WASHINGTON — U.S. intelligence officials told President Barack Obama in 2014 that Mohammed bin Salman, the deputy crown prince who became king last year, could murder his country’s leader by a combination of drone strikes and assassination attempts, according to two former senior U.S. intelligence officials.
The reports of potential assassination attempts were presented as possible “justification” for an attack against Crown Prince Mohammed bin Nayef, who was the likely target, two former officials said. The officials, who were not authorized to speak about the matter publicly, provided more details about a now-familiar tale of Saudi Arabia’s dangerous transition from one young heir apparent to another.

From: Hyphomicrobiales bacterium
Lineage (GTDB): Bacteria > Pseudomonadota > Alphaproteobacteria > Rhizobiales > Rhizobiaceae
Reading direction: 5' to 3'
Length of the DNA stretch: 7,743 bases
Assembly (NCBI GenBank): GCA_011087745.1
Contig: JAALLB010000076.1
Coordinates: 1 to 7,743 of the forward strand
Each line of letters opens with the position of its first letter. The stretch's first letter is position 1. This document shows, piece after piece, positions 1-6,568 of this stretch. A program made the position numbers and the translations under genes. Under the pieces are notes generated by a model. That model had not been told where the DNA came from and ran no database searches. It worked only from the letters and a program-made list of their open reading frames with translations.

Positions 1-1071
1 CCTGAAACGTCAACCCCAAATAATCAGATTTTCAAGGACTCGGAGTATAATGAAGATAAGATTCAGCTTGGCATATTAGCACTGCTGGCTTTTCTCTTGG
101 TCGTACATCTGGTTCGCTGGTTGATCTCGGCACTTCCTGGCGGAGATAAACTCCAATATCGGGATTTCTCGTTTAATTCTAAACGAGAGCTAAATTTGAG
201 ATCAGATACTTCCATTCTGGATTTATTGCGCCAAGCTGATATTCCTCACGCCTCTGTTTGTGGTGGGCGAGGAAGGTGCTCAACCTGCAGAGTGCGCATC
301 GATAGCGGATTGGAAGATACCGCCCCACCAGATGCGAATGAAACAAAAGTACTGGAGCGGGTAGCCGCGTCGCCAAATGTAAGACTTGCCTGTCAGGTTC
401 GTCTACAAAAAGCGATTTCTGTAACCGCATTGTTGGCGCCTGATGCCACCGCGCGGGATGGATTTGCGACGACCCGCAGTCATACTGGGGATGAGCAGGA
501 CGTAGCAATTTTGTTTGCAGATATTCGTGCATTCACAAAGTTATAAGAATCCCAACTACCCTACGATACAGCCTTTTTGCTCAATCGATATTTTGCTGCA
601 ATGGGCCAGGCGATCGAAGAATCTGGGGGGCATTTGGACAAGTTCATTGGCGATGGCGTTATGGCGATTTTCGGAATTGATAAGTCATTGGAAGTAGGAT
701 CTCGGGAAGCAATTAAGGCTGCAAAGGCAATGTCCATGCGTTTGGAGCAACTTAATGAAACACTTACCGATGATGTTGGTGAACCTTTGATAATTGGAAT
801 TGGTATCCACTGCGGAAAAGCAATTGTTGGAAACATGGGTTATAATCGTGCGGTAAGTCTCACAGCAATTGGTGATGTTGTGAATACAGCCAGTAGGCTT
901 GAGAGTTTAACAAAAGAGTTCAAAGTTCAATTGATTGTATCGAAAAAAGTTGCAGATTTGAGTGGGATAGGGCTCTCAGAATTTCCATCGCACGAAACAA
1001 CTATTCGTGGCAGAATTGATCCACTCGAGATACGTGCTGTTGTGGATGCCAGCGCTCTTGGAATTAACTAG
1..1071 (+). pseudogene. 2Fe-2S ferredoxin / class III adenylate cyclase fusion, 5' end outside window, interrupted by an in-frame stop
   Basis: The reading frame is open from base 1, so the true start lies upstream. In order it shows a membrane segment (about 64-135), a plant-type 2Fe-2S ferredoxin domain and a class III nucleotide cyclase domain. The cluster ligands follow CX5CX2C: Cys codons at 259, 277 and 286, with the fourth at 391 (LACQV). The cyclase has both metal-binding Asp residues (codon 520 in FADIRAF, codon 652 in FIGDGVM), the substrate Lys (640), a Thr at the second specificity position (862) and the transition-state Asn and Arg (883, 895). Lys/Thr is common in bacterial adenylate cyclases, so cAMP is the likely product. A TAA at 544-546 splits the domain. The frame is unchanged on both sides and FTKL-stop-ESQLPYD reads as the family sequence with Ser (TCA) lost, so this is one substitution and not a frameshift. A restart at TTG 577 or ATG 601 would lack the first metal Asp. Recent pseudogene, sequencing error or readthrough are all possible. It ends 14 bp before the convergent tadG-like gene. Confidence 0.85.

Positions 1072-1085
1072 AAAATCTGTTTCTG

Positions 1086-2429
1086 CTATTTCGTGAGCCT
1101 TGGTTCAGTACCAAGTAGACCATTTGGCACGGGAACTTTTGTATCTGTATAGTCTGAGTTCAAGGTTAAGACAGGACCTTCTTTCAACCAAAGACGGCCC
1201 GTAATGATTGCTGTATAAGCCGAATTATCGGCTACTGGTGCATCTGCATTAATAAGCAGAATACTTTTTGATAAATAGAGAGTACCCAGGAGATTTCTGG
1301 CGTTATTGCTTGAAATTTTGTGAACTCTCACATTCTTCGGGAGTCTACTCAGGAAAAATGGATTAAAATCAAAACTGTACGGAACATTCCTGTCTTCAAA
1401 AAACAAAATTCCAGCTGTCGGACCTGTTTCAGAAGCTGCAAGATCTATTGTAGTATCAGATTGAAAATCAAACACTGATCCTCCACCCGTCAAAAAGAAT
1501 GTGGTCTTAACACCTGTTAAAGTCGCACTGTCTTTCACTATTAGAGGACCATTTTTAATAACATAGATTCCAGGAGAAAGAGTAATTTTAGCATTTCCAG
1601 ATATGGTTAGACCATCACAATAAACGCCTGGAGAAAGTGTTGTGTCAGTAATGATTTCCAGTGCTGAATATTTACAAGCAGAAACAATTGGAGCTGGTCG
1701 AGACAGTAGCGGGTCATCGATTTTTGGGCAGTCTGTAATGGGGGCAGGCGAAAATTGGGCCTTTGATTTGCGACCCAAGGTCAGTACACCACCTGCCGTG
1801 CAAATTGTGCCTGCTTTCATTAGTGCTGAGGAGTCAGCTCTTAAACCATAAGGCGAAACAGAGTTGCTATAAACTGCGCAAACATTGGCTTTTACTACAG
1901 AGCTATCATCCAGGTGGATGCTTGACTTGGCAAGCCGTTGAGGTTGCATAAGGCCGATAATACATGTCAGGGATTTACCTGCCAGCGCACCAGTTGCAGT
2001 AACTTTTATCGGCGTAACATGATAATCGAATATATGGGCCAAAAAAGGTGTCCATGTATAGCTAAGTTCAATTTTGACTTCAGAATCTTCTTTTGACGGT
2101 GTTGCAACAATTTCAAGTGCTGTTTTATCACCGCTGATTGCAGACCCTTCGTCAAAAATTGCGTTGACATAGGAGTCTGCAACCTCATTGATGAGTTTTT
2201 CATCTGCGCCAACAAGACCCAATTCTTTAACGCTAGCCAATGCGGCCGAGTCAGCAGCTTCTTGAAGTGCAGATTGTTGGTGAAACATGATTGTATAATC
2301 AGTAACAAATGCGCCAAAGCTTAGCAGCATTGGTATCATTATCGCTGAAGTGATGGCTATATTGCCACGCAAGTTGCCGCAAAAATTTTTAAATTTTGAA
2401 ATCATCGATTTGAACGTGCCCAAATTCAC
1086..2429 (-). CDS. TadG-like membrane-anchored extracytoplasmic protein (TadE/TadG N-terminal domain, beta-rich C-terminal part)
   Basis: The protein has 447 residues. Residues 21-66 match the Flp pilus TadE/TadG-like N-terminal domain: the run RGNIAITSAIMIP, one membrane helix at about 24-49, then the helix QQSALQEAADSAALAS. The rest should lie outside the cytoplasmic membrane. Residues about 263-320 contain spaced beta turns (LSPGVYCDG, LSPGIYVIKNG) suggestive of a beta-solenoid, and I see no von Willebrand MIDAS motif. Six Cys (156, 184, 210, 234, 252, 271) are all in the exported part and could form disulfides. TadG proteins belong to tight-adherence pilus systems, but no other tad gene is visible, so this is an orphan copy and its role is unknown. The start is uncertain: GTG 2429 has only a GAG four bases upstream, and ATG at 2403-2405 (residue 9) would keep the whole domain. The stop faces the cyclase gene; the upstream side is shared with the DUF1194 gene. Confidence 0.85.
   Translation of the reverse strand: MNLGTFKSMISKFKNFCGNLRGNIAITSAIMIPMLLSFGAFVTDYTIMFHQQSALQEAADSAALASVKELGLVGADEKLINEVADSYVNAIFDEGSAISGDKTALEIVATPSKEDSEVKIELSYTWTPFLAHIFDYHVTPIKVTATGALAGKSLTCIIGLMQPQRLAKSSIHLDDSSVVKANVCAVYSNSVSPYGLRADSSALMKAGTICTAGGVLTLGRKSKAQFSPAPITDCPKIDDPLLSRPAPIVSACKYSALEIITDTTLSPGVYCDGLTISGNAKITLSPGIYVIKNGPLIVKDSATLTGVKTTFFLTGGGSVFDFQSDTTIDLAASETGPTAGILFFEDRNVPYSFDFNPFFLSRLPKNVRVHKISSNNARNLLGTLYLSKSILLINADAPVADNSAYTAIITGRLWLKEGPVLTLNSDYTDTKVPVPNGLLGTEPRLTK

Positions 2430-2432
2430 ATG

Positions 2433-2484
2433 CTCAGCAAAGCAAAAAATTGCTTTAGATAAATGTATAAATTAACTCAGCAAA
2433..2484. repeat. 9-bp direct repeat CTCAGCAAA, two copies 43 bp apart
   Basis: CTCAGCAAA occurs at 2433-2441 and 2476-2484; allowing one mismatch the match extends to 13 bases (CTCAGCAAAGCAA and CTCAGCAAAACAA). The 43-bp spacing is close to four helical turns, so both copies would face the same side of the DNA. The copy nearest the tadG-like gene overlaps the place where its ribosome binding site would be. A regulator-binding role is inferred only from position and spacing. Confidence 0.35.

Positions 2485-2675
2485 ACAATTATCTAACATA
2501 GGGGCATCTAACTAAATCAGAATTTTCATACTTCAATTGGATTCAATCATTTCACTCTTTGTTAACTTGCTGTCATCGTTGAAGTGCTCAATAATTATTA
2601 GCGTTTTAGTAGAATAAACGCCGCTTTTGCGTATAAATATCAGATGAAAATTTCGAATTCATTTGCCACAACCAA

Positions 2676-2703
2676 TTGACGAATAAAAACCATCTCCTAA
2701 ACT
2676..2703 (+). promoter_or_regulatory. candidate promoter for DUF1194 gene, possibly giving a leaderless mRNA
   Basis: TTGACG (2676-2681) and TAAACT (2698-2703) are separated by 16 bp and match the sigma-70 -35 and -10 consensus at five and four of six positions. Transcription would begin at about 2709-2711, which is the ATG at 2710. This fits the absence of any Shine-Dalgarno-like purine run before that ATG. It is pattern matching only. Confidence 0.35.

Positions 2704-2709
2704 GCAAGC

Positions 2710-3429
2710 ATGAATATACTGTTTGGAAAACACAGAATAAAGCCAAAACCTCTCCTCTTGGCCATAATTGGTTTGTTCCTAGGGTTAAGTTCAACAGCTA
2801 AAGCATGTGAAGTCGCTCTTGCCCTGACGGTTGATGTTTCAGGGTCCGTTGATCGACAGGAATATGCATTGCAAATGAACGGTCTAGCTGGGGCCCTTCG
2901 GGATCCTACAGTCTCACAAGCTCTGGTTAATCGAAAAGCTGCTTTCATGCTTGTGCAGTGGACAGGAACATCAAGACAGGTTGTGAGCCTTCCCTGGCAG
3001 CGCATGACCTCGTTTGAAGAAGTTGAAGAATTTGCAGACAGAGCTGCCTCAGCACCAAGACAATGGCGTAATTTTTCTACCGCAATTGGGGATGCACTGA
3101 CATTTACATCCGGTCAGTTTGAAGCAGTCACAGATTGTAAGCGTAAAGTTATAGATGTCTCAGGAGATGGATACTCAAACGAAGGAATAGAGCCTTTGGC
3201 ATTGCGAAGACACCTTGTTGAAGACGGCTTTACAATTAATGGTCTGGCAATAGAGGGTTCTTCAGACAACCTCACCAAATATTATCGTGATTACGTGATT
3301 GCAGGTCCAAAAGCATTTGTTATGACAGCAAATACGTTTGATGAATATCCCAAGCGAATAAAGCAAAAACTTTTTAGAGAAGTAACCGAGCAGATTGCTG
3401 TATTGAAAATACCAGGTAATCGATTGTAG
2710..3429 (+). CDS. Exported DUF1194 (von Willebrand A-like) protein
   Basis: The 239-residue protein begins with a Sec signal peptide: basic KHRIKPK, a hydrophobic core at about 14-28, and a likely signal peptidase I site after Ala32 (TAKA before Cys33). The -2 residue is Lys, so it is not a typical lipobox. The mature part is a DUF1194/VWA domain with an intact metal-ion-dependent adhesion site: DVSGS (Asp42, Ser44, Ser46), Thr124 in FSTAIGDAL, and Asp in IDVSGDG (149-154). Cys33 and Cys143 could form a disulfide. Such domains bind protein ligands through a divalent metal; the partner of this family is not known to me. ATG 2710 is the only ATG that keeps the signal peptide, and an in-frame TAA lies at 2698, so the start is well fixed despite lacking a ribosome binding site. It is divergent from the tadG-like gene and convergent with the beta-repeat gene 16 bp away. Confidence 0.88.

Nearly two years ago, a Saudi official approached a CIA agent in Riyadh, asking for a briefing about Mohammed bin Nayef’s movement and whereabouts. The CIA agent, not wanting to lead a team that sent operatives to kill the prince, declined, this person said.
The CIA agent obtained details about Mohammed bin Nayef’s movements and whereabouts that same day. The details were not in the agency’s database of Saudi intelligence, so the agent presented them to the president. Obama asked for a briefing on the possible attacks on Mohammed bin Nayef, but the details were not included in his request.
“All we have was the general description and did you want to see the details,” an unnamed intelligence official said.